Arizona Republic from Phoenix, Arizona on June 17, 1970 · Page 78
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Arizona Republic from Phoenix, Arizona · Page 78

Phoenix, Arizona
Issue Date:
Wednesday, June 17, 1970
Page 78
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Page 78 article text (OCR)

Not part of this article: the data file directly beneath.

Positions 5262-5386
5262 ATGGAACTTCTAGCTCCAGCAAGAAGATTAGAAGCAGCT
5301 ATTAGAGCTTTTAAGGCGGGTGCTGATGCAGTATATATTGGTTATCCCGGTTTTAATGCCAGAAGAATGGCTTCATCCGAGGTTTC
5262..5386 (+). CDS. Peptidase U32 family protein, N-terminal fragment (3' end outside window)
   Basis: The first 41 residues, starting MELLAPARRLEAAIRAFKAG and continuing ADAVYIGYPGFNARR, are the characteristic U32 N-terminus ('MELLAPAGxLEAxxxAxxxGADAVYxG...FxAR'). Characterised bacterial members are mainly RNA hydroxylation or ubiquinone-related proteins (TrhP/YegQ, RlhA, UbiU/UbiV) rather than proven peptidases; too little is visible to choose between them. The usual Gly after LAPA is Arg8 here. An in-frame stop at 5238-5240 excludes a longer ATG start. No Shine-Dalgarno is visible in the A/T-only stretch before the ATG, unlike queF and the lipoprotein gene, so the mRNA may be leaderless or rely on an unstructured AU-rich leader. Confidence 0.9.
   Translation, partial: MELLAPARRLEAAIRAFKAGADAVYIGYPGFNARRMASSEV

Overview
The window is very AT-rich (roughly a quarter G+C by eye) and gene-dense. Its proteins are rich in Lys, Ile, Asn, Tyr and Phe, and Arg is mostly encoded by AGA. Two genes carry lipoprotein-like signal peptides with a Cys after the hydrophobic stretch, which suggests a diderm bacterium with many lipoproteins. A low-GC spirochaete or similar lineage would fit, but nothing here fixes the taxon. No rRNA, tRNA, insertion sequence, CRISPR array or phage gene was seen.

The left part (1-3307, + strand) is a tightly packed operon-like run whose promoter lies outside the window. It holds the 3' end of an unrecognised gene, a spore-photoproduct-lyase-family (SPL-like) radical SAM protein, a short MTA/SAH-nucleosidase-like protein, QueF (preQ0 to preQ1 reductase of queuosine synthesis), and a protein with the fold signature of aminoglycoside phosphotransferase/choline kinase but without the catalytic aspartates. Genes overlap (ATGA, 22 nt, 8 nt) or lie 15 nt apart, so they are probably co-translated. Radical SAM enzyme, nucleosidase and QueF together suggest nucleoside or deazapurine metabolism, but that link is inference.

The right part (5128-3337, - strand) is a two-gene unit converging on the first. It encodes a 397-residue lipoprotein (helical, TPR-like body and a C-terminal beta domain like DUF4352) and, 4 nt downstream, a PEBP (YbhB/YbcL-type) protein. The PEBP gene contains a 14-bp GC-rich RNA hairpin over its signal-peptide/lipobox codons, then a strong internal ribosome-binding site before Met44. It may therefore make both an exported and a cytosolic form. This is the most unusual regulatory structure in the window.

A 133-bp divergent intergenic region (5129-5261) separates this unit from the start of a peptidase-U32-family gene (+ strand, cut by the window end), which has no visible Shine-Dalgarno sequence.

McLain looks to July 1 Associated Press LAKELAND, Fla.~Cocksure Detroit pitcher Denny McLain gets nervous when he thinks of his July 1 return to baseball. "Tiger Stadium is sold out," he says, "and I hope most of them* will be cheering instead of booing. I'll need 'em." McLain is entering the final two weeks of his suspension by baseball commissioner Bowie Kuhn for associating with unsavory characters. He's physically sound and claims to have learned a lesson. "This case .is closed as of July 1." said McLain at his upper middle class Lakeland home. "You might say I'm being born again. I have profited much by this mistake." "People say you sometimes have to profit by mistakes," he said, "and boy did I have a doozie." McLain weighs 200, five pounds under his 1969 playing weight. He works daily at Lakeland High School and pitches "Like I was in a real game" every third or fourth afternoon. "Some local college and high school kids have rendered their services and serve as batters for me," said the blond McLain, now 26. "Did they hit me? Hell, now don't put me on the spot. I'm just worried about getting those big guys out for Detroit." Somebody figured out in the Tiger front office that McLain, with luck, could get as many as 24 starts in the last three months of the season. Despite knowing this, Denny won't own up to but one goal. "I just want to help Detroit win the pennant," he said. "It matters little how many I win, but I do hope to prove I'm still as good as in 1968 when I won 31 games." Manager Mayo Smith called McLain before Monday night's game in Detroit and they "just talked about general things, nothing special." Denny has had little contact with his teammates since they worked in spring training at Lakeland. Phoenix, Carrithers stop Ems By BOB EGER A year ago Jim Moyer and Don Carrithers got their feet wet in the Pacific Coast League and ended up over their heads. This season they're up to their necks in success. Moyer blanked Eugene on two hits Monday night and Carrithers chipped in with a brilliant relief performance last night as the Giants stormed from behind to whip the Emeralds by an 8-5 score. It was the Giants' fourth straight vic- tory, their 12lh without a loss against Eugene this year, and it left them four games ahead of Hawaii's Islanders in the PCL South. A year ago Moyer was 4-12 with a 4.50 earned run average and Carrithers was 3-12 with an ERA of 6.14. But Moyer's Eugene's Frank DeCastris looks up to see out sign from umpire Bill Hatch in last night's PCL game at Municipal Stadium. DeCastris had just been Republic Photo by Con Kevos tagged out by Phoenix Giants' catcher Gary Jacobsen. World soccer battle in semifinals today Associated Press MEXICO CITY - Brazil and West Germany —the teams with the strongest attacks in the World Soccer Cup competition — meet the best defensive teams, Uruguay and Italy, in today's crucial semifinal games. The West Germans, who have scored 13 goals in four games, Iraveled to Puebla, near Mexico City yesterday and scheduled a brief training session before the match against Italy. The Italians, who have been based in Mexico Cily since Ihe starl of the championship, will oppose the best defense of the championship against the goal- grabbing Germans. Italian goalie Albertosi has only allowed one goal so far. Uruguay, which also has conceded only one goal, left Puebla reluctantly Upsets flavor tennis action Associated Press LONDON — Dick Crealy of Australia, Jaidip Mukerjea of India and Alexander Mjftreveli of Russia scored upset victories in the London Grass Courts Tennis Championship yesterday, denting the seedings list; for next week's Wimbledon. In a day of upside-down form, Crealy scored a 6-2, 1-6, 6-0 victory over Clark Graebner of New York City, who a few hours previously had been named No. 9 seed for Wimbledon. Mukerjea defeated Tom Okker of The Netherlands, Wimbledon's No. 11 seed 6-2, 2-6, 9-7. Metrevelj eliminated British star Roger Taylor, No. 16 seed for Wimbledon, 4-6, 6-3, 8-6. Crealy, Mukerjea and Mdreveli all will go into the Wimbledon draw today without being seeded. &f V<:fl A/I/I-I ,''i .''/I.- j,.'j •> 'I •)'•! i for Guadalajara, to face its old nemesis — Brazil. Uruguayans drafted a strong protest to the International Soccer Fed- tion had acted illegally in making them travel 300 miles to Guadalajara, when fans and team officials had expected them to play in Mexico City. With the help of soccer king Pele, the return to form of his side-kick Tostao, the goal-scoring power of Jairzinho and the mid-field tactics of Rivelino and Gerson, the Brazilians have so far scored 12 goals. Weston ivins ivriling award Associated Press OMAHA, Neb.—Arizona Republic sportswriter Steve Weston has won first prize in the annual American Association of College Baseball Coaches newspaper and photo contest. His award was writing in newspapers over 50,000 circulation. Weston, a staff member with the Republic for four years, receives a cash award and plaque to be presented at the annual association convention in Houston in January. Sports Today .. , RADIO-TELEVISION Maior League Baseball-California at Cleveland (A.L.), KMND (1SK). 4:30 P.m.; Pittsburgh at Los Anqeles (N.L.), KTAR (620), o P.m. Roller Derby—San Francisco Bay Bombers vs. Midwest Pioneers (filmed), ch. 21, 5:30 p.m. Hartman gets KSU cage job MANHATTAN, Kan. (AP)-Jack Hartman, 44, head basketball coach at Southern Illinois University, was named head coach al Kansas State University, yesterday. The appointment of Hartman to replace Cotton Fitzsimmons, who resigned earlier Ihis month to become head coach of the Phoenix Suns of the National Basketball Association, was announced by Ernie Barrett, K-State athletic director. victory Monday was his sixth and Carrithers' triumph last nighl upped his record to 7-1. The 20-year-old righthander came on in the fifth inning with runners on first and third and two out and struck out Jim Vopicka to end that threat He Ihen blanked the Emeralds on two singles over the last four innings. "This sure beats lasl year," said Carrithers, who walked one and struck oul four. "I've been throwing strikes, and that makes all the difference in the world." While Carrithers was taming Eugene's bats, the Phoenix stickmen were putting on an awsome display. They collected 17 safeties, with Jimmy Rosario and Bob Fenwick leading the parade with three each. Rosario, a strong candidate for the league's Most Valuable Player award if he conlinues his presenl pace, also scored twice to give him 62 runs in 66 games. He led last year's Phoenix club in scoring with 66 runs in 142 games! He's well within reach of the club record of 104 set by Andre Rodgers in 1958. Jim Ray Hart, who gets a little less paunch and a litlle more punch with each passing day, put on another bat show. Hart smacked his fifth home run in the second inning and added a sixth- inning single thai almosl pul a pair of Eugene's infield residenls in Ihe hospital. The Emeralds may be out on the streets today taking up a collection to send Hart to San Francisco. The powerful third sacker has nine hits in his last 12 at bats and has hiked his average from .214 to .303 in the last two weeks. 'I just hope I can keep it up" grinned Hart. "This is no time to let up." The Giants turned Ihe game around with a four-run outbursl in the fifth inning. They chased starter Jack Nutter in that frame and gave rather rude treal- menl to his replacement, Jerry Messerly. The big blow in thai inning was a two-, run single by Dick Simpson. "Those big sticks really unloaded tonight," said Phoenix, manager Hank Sauer. "When they all put it together on the same night, il can scare a few people. "And Carrilhers did a heckuva job. He kepi the ball down and used his head out Ihere." Carrilhers has been scored upon in only one of his last ten outings. The Giants send Jim Willoughby (6-5), an impressive winner his last lime oul, to the Municipal Stadium mound at 8 tonight against highly regarded Emerald rookie Ken Reynolds (4-6). Baseball Standins American League National League Baltimore New York Detroit Boston Washington Cleveland Minnesota California Oakland Chicago Kansas City Milwaukee Boston New York Minnesota Clevelwnd Detroit ' Milwaukee 39 37 28 26 22 24 32 18 West I :' 21 38 19 41 Remits 7, Kansas City 6, Chicago • 7, Washington 9, California 5, Oakland at Baltlnore Pet. .639 .607 ,517 .491 .467 .448 .679 .574 1 .117 GB Wit Wit SV-j l&'/z 18'/j 21 Boston TODAY'S OAMSS 5 2 postponed 90 •eTl -—... _, (BreTT "0-2)""a'i'~ Kansas (Morehead 2-2 , nisht; Mln Cily (Bro- ."•--vf"".*;n' '"••."' .Washington ,— net 3-5) at Minnesota (Kaat 5-4), night; ' " ' i (Ja V'r' *3' , al 'vi'i'iiwavio iivaai 9-*l, n un ; New York (Peterson 9-2) at Chicago ?Ja- neskl 5-4,;, night; Oakland (Hunter (10-5) at Detroit (Cain 5-2), night; California (Murphy..6 : 5) at Cleyeland (Austin (0-£'l, nlghtr''Mll"waukee(ira'bender'T-err "at •din " " Baltimore night. (McNally 9-4 or Hardtn 2-1), Chicaso , New York Pittsburgh St Louis Philadelphia Montreal Cincinnati Atlanta Los Angeles S Hranclsco San Diego Houston W"' L 32 24 3 3 1 » 27 i? 33 37 Pet. GB .571 _ .517 3 i .373 "IS" 32 34 7W ll'/j IB 26 28 32 38 27 36 Results .710 i433 .429 10 10 UVi 17V2 17'/2 Pacific Coast League SOUTHERN DIVISION Phoenix Tucson Soli l-oke W 44 36 33 2) NORTHERN Pel. .49'* ^ GB 4 II W Last Nlahl's Results Phoenix 8, Euaene 5 lucion /, Portland 4 Tdcorna 13, Sill Lake 0 iipukanc <tl Hi»wuii (Idle) •UGENB •b r h Dccastrls cf CSP" McGraw lb Vukovich 3b Vopicfa 2b Merrill c Nutter o Messerly p Bates ph Totals 4 \ 3 2 35 0 1 0 1 0 2 1 0 1 3 1 2 1 0 1 2 °0°0 0 0 511 bl 1 0 0 0 0 2 0 0 n PHOENIX ah Rosaril cf Fenwick 2b Whitaker rf McKnlght lb Hart 36 Simpson If Blanco ss Jacobsen c Garibaldi p Carrithers p Totals 4 4 3 4 1 2 37 r h ? 0 1 0 0 .0 8 T 3 2 I 17 hi ? 0 2 0 0 0 1 EUGENE PHOENIX 040 010 000—5 030 Ml OOX-* PfelL DP — Eugene 3, Phoenix &S i o i^ a ;y rRO - x ^ t2B(5T: B;S|nc - 3B °* m$r '* | H - R -" " sp Smjuim (W, 7-D 4V^ 5 T - 2T23^ V A 5l^«l! tVopleka) ? i ? REPUBLIC CITY THEAmONAREPUBLIC ports Wednesday, June 17, 1970 Page 43 Eyes on the ball Associated Pre*i Watching flight of the ball of Claude Harmon Jr. off the first tee during yesterday's practice round at Hazeltine National Golf Club, Chaska, Minn., are from left, background, Bob Allison, Minnesota Twins outfielder, Ken Stfll and Jack Nicklaus. U.S. Open begins tomorrow. Sports Editor VERNE BOATNER Mister Wonderful THE PERFECT VACATION was saddened by news of Jim Herbuveaux's death. To those of us who knew him only professionally, the loss was nevertheless strongly fell. His impacl on local horse racing will remain for a long time. He rode the' lean years of the sport in Phoenix without becoming a pessimist. Indeed, his keen sense of humor would never allow it. But to those who knew him intimately, the news was quite a jolt. Walt Ditzen, creator of the comic strip "Fan Fare" who resides out Scottsdale way, is more famous in sports than many star athletes. But that was not Ihe case in 1951. Bui, Ihen, let Walt tell it: "I'm lucky. "I knew Jim Herbuveaux. "If there's a winner's circle in heaven, he's in it. No finer guy, and family man, ever drew a breath. "It is probably no big deal, but he, and his dear Nan were why we are here. In July of 1951, Connie and I were flying lo San Diego from Chicago in search of a new home base. We made a stop in Phoenix, which has lasted all these wonderful years. "Nan and Jim treated us to a dinner Fitz flits as Suns rookies, veterans hold cage drills S Francisco 3, Crlcago Los Angeles 1, Pittsburgh San Diego 4, St Louis Atlanta 7, Montreal Nzw York 8, Cincinnati Phlladlphia 2, Houston (13 innings) TODAY'S GAMES Atlanta (Nash 8-2) at Montreal (Stoneinan 3-8) night; ClncTnnat (6 mp- son 9-1) at New York (Gentry 6-4", nlflht; Houston (Dlerker 8-6) at Philadelphia (Fryman £3), night) Chicaso (Holtzman 7-3) at San Francisco (Pltlock 0-1); Pittsburgh Ellis 5-4J at Los Angeles (Osteen 8-6), night) St. Louis (Gibson 7-3) at San Diego (Coombs 6-4), night. By DAVE HICKS Gulml This week's baskethall diel for Phoenix Suns rookies consists of two practice sessions daily. But try to keep up with their coach! Cotton, Fitzsimmons conducts rookie workouts at 11 a.m. and T p.m. at the Coliseum — and sandwiches belween them a session wilh Ihe Suns' veterans, A few of the established Suns are Phoenix-based during the off-season and have been practicing at St. Mary's High. Meanwhile, Fitzsimmons continues assessing a roster of 18 including uon- )Mt!.'jt< John Wel/H ;. lurnxT l.ukcr The Suns will encamp at Lake Havasu for preseason workouts in September, and Filzsimmons expects "five or six" candidates from the current rookie sessions. The club's No. 1 draft choice, 6-9 Greg Howard, whose rebounding has been impressive, missed most.of the heavy action yesterday. Howard sprained a wrist Monday night. Evening sessions have attracted more iltan 1,000 spectators as the rookies |JK/l ; ti--.s iav;;iid a at the Flame restaurant, and thai was jusl the beginning. Harry Montgomery closed his rolllop desk al dark, Ihe real estale people Harry introduced us;--to closed their shops al dark, bul nol JJtn, and Nan. "We four crealed several neighBor- hood disturbances, I'm sure. After all, it WAS July, and way after dark was nicer, so we loured Ihe lown wilh Jim shining his spollighl on homes inlo the wee hours. I know we didn't buy one of those (we were DEAD in those neighborhoods) but we did buy. Never did get to San Diego. •. •'• "We felt that if Ihese people were any indicalion of the kind of neighbors we might have in Arizona, why go farther? "Jim became my son's godfather, and I became his son Johnny's godfather, \i anyone could have wanted a GOOD one, our boy got him. I'm sorry to have to say I haven't been all that good to Johnny. Tragedy makes changes. I plan to do belter, Johnny. "Let me tell you how beauliful• this man was. We, like all parents, had a bit of a problem with our boy. Jim got the word, and here's how he helped. "Talk aboul 'communicaling,' he called and said, Tell Jerry I'll pick him up at 6:30 lomorrow morning.' "He did. They went to Mass, after which, armed with a six-pack, they drove to the lookout point on South Mountain, and had quite a talk. How can I better tell you what a great pejr- son we have lost? Not just our family but his family, and all others that he touched. "There are so many fine things this man did for so many people, I can't cover all of them, but I must mention one other personal gesture. "In February of 1960, I was a real scared guy, lying in a bed after my first heart attack. J just KNEW on that day I was a loser. In walks Jim Herbuveaux and tosses a bright red horse blanket over my bed. It was inscribed, 'Winner Good Samaritan Handicap i960 Walt Pitzen.'So, suddenly, I'm a WINNER. "How wonderful can one man get? "Of course, 1 have cherished Hiat blanket